20. This is a lousey op ed piece. Yet another example of poor journalism. We are left with conjecture and speculation. A supreme lack of facts, context, and accuracy. Perhaps people need to be required to take at least a basic journalism primer before posting “articles” on the internet.. Oh how our standards have fallen. There are no direct quotes from sources that would have anything meaningful to say.

  21. Here’s the thing… while these handshakes may be prevelant in the black culture, if any one culture can truly say they have been appropriated, it is sports culture, specifically baseball. We don’t own these handshakes… this isn’t blues, or jazz, or FUBU. Mark McGwire and Jose Canseco (remember the bash brothers forearm bump of the late 80s and early 90s?), they aren’t African American… and even if they were, who are we to say that a white teacher cannot use that to connect with their students.
    Go take a trip to youtube and search for baseball handshakes… there you will see players of every color using them to celebrate. Just because we African Americans may do them doesnt mean these “handshakes” are ours to call appropriated. To do so is nothing short of appropriation in and of itself.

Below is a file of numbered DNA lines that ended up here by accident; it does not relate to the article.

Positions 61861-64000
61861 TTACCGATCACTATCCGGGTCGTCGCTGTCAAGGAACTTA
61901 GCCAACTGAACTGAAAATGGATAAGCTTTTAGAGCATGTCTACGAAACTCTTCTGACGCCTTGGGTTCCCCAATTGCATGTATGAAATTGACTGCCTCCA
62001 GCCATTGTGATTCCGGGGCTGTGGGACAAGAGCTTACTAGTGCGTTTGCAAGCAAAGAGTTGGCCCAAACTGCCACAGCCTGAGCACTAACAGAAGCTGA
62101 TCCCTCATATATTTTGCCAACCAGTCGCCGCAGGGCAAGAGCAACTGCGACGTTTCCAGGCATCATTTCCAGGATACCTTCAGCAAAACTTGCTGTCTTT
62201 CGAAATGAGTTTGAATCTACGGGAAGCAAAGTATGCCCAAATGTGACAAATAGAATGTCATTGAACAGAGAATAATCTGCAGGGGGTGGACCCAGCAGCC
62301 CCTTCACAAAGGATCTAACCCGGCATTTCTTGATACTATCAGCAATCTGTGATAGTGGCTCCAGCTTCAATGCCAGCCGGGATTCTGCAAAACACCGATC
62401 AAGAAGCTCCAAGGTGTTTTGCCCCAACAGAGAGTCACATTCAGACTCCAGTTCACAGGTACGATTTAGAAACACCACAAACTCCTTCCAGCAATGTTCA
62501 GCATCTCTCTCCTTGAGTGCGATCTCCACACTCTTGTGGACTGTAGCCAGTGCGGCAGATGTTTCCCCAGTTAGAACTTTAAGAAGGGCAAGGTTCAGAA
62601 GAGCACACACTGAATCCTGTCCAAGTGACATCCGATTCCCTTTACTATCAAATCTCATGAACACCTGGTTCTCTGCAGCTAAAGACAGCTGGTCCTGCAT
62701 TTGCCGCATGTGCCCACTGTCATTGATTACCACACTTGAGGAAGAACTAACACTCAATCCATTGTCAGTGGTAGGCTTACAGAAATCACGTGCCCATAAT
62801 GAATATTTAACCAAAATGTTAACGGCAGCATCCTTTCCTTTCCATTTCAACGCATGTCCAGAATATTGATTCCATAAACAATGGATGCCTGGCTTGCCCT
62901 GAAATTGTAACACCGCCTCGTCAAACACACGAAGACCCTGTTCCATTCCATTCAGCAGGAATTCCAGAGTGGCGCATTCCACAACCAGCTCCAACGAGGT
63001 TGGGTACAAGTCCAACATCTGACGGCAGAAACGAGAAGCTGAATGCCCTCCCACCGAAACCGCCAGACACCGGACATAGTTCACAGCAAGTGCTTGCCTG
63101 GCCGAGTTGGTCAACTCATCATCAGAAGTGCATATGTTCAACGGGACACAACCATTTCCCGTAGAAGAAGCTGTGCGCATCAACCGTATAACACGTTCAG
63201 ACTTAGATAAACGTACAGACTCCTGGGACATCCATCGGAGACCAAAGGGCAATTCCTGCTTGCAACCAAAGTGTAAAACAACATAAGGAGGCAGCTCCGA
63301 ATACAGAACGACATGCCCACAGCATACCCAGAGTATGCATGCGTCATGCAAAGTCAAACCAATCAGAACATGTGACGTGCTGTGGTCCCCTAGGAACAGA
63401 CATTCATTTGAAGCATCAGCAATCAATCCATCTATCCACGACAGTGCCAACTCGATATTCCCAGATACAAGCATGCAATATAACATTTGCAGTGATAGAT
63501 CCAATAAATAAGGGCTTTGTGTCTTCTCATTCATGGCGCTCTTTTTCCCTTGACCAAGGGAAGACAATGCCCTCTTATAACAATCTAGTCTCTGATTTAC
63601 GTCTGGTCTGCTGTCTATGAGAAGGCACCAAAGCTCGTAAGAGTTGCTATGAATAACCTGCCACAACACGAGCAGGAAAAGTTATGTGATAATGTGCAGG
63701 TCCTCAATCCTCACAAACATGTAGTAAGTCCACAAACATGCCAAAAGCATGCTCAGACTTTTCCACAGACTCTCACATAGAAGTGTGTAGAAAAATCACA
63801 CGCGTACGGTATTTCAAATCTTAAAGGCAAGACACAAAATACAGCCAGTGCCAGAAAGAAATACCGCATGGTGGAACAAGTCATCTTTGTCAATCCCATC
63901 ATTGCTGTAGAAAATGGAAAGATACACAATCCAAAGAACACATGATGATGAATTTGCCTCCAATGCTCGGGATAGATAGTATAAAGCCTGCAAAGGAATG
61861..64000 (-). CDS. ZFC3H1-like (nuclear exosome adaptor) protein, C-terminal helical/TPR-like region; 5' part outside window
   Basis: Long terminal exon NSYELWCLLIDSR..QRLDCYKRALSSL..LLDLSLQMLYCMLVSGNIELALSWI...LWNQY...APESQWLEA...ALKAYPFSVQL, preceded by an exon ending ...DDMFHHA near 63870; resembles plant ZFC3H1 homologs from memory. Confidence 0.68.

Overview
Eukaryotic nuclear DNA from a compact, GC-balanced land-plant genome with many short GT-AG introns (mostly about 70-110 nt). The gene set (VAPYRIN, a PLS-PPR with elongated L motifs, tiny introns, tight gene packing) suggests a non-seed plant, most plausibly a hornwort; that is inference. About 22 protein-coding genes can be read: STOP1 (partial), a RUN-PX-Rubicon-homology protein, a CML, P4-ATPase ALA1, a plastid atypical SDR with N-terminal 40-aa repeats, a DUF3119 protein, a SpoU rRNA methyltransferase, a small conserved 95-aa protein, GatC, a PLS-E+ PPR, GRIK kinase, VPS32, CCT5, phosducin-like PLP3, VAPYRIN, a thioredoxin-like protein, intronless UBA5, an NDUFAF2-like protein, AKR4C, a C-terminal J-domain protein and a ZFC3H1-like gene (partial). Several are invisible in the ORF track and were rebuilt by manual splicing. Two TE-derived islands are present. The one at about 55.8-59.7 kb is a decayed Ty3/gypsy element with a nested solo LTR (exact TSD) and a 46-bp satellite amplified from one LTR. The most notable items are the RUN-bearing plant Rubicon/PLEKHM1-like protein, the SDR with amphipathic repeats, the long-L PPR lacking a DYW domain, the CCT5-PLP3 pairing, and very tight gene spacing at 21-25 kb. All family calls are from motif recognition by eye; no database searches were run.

22. Only racist here is the author. I taught 1 year at a school in DC w/ all black kids (I’m white) we would fist bump every day and they were the ones that initiated it. They would also hug me, high five me, tell me they loved me, curse at me, tell me how horrible I was, laugh, cry, etc. etc. and none of it had to do with race. I also fist bump with adult friends, white, black, doesn’t matter. By trying to claim ‘fist bumping’ as something black people own and white people can’t do without some sort of ‘appropriation’ that is inherently racist.. you are the racist and are the only one engaging in ‘cultural appropriation’ by telling me certain things are appropriate for black people but not white people. I can do anything black people can do, you can do anything I can do. I can listen to rap, I can fist bump, I can watch NBA. You can wear suits and ties, eat mayo, listen to Bob Dylan. If you try to claim rap or NBA as yours or I say suit and ties or Bob Dylan is mine.. that’s a racist claim, not someone experiencing or interacting in a way that is potentially more predominantly exhibited by another race. My 2c… get some vision and go color blind, stop yelling racism every chance you get like the boy who cried wolf. You sound dumb, nobody believes you or takes you seriously, and one day when an actual racist experience happens nobody will lend you their ear.